The other weekend we were in Scarborough, up by the castle. I happened to wander down a little side street, heading towards the cliff top, when I came across a blue plaque honouring a name I recognised – John Atkinson Grimshaw.
Grimshaw was a Leeds born artist from the second half of the 19th century who specialised in painting in a photo-realistic style delighting in shadow and reflection, often in city scapes. Even now I can remember the Grimshaw print hanging in the doctor’s surgery waiting room when I was 5 or 6 years old (although at that age I didn’t know the artist’s name).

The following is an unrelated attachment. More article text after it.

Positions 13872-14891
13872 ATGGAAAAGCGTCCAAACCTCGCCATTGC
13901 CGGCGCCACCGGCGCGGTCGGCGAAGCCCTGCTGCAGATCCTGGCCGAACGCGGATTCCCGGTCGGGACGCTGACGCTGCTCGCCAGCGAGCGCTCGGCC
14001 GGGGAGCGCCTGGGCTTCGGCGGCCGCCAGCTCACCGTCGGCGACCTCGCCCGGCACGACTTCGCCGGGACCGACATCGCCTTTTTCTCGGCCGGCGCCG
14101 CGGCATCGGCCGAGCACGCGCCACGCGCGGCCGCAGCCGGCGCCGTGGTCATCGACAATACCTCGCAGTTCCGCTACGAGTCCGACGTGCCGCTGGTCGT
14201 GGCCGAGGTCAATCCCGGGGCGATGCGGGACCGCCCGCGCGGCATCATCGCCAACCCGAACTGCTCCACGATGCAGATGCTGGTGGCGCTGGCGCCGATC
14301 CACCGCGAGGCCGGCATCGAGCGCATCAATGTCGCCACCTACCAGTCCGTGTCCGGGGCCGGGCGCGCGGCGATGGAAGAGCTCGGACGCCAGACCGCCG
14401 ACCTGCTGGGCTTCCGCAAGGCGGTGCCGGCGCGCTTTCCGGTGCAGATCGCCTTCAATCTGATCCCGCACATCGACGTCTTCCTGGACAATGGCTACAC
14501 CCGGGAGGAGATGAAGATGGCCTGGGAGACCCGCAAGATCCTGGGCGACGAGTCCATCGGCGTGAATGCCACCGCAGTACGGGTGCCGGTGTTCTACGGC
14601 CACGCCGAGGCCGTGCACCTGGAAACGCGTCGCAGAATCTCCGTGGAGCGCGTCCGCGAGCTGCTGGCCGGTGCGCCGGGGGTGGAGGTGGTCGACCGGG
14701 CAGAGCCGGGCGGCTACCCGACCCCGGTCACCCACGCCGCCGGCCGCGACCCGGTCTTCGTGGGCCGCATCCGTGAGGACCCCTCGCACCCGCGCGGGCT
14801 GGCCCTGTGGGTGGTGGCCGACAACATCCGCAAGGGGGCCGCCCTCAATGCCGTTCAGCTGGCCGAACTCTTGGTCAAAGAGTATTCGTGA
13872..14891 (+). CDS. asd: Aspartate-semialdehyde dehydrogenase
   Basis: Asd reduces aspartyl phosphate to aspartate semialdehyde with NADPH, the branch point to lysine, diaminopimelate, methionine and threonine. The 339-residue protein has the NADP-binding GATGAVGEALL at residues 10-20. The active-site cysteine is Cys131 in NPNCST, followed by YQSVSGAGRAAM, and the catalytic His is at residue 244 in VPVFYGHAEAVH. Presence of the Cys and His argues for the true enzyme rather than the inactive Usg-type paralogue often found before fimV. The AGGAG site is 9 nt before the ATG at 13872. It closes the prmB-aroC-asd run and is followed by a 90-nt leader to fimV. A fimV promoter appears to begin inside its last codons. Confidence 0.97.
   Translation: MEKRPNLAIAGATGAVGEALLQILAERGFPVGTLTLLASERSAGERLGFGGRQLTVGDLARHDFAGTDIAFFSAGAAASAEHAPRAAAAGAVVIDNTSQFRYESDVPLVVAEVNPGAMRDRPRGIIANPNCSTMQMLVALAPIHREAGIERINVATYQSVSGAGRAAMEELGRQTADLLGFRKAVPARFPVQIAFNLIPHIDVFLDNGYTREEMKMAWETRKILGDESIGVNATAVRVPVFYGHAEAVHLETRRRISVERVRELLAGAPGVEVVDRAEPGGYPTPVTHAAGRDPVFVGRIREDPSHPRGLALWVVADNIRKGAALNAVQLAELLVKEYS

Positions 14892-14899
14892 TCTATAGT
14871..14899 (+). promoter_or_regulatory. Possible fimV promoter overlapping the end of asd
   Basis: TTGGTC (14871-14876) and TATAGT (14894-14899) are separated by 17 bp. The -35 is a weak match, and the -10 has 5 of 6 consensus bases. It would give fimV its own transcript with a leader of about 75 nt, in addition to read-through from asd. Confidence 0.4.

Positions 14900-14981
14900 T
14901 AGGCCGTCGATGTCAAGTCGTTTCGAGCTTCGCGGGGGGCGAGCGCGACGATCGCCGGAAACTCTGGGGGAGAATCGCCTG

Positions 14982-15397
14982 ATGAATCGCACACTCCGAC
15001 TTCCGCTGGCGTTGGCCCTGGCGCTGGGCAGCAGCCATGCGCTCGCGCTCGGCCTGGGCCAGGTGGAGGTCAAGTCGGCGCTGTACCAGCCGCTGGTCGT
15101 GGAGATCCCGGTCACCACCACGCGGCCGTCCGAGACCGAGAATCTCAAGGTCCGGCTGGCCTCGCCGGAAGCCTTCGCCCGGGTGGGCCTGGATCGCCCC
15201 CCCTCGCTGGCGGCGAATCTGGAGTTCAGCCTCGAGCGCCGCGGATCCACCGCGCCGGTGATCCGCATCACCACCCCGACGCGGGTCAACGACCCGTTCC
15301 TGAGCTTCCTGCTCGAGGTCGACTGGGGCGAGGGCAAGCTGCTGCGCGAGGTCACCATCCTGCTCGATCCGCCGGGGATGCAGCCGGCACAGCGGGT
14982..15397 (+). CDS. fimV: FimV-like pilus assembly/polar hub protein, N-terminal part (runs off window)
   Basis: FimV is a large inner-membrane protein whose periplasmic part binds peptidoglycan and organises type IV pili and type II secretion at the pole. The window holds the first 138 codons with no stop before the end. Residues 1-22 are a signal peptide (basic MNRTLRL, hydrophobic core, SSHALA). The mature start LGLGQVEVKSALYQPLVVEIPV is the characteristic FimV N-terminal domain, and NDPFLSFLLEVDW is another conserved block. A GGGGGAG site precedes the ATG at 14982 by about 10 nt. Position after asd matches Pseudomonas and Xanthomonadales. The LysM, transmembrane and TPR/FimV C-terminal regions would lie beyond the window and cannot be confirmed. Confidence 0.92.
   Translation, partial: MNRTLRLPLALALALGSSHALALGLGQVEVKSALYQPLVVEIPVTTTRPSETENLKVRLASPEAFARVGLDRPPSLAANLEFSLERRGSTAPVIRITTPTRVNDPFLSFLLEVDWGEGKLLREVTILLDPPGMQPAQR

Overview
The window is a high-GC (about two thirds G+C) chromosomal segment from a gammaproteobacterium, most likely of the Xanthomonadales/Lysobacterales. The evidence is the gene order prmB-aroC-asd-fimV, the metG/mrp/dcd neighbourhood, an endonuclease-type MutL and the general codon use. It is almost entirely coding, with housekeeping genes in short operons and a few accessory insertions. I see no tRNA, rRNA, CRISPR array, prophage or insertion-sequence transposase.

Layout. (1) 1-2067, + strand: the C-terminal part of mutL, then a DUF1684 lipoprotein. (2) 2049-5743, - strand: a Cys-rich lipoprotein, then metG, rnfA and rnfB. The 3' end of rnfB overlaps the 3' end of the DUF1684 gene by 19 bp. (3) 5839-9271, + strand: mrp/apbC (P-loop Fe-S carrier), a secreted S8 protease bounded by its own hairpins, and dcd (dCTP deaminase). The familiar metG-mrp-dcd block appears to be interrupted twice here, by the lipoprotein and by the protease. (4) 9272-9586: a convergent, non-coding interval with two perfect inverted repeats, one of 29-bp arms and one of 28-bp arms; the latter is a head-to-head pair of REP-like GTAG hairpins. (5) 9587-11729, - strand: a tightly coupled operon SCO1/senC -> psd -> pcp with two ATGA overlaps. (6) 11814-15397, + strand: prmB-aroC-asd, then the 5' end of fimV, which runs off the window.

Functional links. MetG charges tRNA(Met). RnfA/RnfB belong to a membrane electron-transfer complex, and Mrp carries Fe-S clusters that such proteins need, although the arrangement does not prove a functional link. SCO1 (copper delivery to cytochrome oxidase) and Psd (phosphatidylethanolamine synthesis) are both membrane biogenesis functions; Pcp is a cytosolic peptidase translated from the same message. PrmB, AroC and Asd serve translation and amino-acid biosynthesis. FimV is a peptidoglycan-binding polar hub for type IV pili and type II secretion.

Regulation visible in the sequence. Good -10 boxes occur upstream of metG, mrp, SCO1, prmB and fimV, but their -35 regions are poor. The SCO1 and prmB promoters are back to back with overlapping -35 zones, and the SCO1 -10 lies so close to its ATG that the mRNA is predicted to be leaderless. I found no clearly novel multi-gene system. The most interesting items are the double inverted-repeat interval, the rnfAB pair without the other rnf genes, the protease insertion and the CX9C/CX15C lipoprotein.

Grimshaw's primary influence was the Pre-Raphaelites. True to the Pre-Raphaelite style, he created landscapes of accurate colour, lighting, vivid detail and realism. His skill was working with a variety of light sources, in capturing the mood of the passing of twilight into night. After visiting Grimshaw, Whistler remarked that "I considered myself the inventor of Nocturnes until I saw Grimmy's moonlit pictures."
Salterhouse Dock, Liverpool